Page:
Excess Deaths From COVID-19 and Other Causes, March-April 2020 | Infectious Diseases | JAMA | JAMA Network
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Excess mortality gives a more complete picture of the death toll of coronavirus disease 2019 (COVID-19) than official daily estimates. A research letter published in JAMA estimates that between March and July 2020, there were 225 530 excess deaths in the US. If the trend continues, the US could see more than 400 000 excess deaths by the end of 2020.

Weekly counts of deaths by state and select causes, 2014-2018. National Center for Health Statistics website. Updated June 5, 2020. Accessed June 10, 2020. https://data.cdc.gov/NCHS/Weekly-Counts-of-Deaths-by-State-and-Select-Causes/3yf8-kanr
Weekly counts of deaths by state and select causes, 2019-2020. National Center for Health Statistics website. Updated June 10, 2020. Accessed June 10, 2020. https://data.cdc.gov/NCHS/Weekly-Counts-of-Deaths-by-State-and-Select-Causes/muzy-jte6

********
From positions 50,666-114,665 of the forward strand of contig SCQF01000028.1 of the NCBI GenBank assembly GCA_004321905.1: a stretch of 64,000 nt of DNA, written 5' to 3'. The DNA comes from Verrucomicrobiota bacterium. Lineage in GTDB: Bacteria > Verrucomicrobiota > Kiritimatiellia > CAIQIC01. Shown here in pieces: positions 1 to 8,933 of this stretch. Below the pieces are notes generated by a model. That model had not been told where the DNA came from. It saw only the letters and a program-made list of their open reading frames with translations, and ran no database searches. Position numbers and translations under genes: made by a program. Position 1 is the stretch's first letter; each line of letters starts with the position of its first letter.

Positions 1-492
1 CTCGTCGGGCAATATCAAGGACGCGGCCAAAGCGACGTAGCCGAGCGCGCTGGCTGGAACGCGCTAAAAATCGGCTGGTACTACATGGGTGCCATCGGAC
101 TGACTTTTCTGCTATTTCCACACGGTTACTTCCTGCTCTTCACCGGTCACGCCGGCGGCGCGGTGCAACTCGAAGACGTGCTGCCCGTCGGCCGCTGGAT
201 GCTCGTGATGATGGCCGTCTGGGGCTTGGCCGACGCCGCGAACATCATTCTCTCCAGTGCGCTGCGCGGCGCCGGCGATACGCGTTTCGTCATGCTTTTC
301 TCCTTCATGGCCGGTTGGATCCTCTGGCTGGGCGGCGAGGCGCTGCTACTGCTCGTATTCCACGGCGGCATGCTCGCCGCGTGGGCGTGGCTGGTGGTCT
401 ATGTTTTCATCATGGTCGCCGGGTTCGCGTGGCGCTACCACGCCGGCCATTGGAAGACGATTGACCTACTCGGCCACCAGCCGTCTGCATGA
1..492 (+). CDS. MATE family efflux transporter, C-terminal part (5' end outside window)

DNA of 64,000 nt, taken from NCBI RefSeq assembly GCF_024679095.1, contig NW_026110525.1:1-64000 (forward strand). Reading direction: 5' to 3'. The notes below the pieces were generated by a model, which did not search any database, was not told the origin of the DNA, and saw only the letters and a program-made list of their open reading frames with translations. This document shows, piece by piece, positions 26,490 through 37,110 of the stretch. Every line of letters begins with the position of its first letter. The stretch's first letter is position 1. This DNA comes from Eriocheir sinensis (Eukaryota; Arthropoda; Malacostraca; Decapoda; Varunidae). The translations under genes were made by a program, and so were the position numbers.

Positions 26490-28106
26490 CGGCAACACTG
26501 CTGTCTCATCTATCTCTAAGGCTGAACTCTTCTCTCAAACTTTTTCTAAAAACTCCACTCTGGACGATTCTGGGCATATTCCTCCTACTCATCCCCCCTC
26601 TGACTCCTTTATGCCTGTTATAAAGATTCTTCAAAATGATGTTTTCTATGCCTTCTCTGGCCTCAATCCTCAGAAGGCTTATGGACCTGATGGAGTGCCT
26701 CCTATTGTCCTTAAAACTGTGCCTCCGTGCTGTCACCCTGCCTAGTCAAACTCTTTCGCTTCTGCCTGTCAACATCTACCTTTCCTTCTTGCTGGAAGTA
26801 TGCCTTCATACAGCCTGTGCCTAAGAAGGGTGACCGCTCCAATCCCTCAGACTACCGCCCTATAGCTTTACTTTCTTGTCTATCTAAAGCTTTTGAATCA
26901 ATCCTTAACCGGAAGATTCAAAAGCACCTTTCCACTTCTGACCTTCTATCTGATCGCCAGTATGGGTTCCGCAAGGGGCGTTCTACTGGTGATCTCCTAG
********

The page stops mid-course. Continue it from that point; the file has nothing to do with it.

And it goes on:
2018 American Community Survey 1-year estimates: table B01003. US Census Bureau website. Accessed May 15, 2020. https://data.census.gov/cedsci/table?hidePreview=false&tid=ACSDT1Y2018.B01003&t=Total%20population&vintage=2018
QuickFacts: New York City, New York. US Census Bureau website. Accessed May 15, 2020. https://www.census.gov/quickfacts/newyorkcitynewyork
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    4 Comments for this article
    Confounding Variable and Secondary COVID-19 Deaths
    Gary Ordog, MD, DABMT, DABEM | County of Los Angeles, Department of Health Services, Physician Specialist (retired)